Review: A. Cameron, The Last Pagans of Rome (1)

[This is the first part of a review of Alan Cameron’s The Last Pagans of Rome (2011)]

Cover

Bacurius was an officer in the Roman army of the fourth century AD. The church historian Rufinus calls him a Christian. He may be right: the two men had met in Jerusalem. Bacurius’ friend Libanius of Antioch, however, considered the officer a pagan. There may be an easy explanation, like conversion, but that’s not my point. Far more interesting than Bacurius’ religion is the question what modern historians would have thought if only Rufinus’ History of the Church had survived and Libanius’ letters were lost. I am quite sure that no one would have suspected that Rufinus’ information might have been incorrect. Bacurius would have been considered a Christian.

This example illustrates the central problem of the study of Antiquity: there are not enough sources. Researchers are not able to check whether their information is correct. The problem is sometimes identified with a proverb from Roman law: testis unus, testis nullus. Disagreeing sources are, therefore, any historian’s dream: finally a way to contrast evidence and check information.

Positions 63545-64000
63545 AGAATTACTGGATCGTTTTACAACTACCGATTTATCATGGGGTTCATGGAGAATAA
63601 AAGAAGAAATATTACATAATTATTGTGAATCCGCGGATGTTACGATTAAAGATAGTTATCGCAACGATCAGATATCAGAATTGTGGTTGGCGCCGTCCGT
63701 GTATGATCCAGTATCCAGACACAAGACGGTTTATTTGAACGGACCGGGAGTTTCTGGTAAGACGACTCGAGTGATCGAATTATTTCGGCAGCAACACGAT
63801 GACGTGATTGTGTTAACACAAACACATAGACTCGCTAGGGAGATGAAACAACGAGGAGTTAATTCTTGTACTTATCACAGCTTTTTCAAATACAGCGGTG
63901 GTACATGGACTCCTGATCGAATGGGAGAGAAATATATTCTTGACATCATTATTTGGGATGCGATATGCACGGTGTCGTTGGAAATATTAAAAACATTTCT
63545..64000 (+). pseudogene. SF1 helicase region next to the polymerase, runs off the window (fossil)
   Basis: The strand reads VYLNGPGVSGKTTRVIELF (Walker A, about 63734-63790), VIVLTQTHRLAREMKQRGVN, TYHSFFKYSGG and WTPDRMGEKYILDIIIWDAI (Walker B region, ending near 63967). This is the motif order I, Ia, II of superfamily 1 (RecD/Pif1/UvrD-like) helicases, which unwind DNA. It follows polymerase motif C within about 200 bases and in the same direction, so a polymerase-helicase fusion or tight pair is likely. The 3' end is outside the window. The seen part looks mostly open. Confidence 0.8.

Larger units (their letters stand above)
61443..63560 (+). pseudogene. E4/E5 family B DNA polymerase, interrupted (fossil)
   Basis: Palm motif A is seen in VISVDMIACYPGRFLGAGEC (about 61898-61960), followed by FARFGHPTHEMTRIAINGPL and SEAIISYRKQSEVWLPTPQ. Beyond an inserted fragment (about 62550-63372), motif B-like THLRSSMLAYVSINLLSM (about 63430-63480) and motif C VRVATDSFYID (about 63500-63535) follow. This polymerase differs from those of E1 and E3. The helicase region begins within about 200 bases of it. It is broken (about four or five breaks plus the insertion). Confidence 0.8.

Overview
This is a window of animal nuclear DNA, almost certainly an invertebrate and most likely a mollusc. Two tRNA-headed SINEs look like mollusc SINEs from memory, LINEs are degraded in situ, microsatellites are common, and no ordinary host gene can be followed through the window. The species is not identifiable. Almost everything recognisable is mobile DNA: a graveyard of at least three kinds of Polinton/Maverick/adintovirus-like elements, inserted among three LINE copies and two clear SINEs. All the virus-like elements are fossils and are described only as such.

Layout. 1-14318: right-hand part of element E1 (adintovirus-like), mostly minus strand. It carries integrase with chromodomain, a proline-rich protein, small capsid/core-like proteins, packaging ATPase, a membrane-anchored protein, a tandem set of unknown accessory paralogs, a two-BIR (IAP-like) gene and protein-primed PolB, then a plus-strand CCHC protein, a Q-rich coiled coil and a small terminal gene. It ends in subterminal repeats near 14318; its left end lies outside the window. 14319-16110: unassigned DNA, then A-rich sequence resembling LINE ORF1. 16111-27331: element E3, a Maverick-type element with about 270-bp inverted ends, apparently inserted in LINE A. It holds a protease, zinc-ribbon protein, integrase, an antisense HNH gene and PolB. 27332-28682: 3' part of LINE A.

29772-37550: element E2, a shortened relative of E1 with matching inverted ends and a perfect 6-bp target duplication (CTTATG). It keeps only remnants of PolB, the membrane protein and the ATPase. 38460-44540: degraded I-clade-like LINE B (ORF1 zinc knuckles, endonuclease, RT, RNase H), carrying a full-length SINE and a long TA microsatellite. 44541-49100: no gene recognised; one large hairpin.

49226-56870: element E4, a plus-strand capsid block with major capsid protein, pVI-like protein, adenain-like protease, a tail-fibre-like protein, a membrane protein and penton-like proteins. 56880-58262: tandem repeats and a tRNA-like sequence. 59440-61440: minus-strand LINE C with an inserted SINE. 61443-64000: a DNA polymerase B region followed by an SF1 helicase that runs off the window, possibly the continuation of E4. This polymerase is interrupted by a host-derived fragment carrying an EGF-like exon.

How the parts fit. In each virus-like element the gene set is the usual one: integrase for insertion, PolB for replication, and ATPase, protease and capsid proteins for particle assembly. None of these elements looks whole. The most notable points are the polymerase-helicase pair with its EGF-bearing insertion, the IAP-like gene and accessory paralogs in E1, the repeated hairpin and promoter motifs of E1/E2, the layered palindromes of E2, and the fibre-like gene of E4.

Usually, ancient historians have only one source. Of course they ask – or should ask – which information might refute that one source, whether that information has ever been around, why that information no longer exists, and by which miracle the surviving source has come down to us. The ancient historian who believes that he has done his job by merely quoting a source, uses a method that is often called naïve positivism.

In the eighteenth century, this was the best historians could offer. Edward Gibbon was sometimes incredibly naïve when he wrote his Decline and Fall; uncritically, he accepted the information from the Historia Augusta, never realizing that this source was a hoax, never asking which sources were used by its author, never preferring that information to the Historia Augusta. In a sense, it is to be regretted that the master of irony is still in print, because it has led generations of amateur historians to believe that “telling a story based on the sources” is all a historian has to do.

[to be continued]

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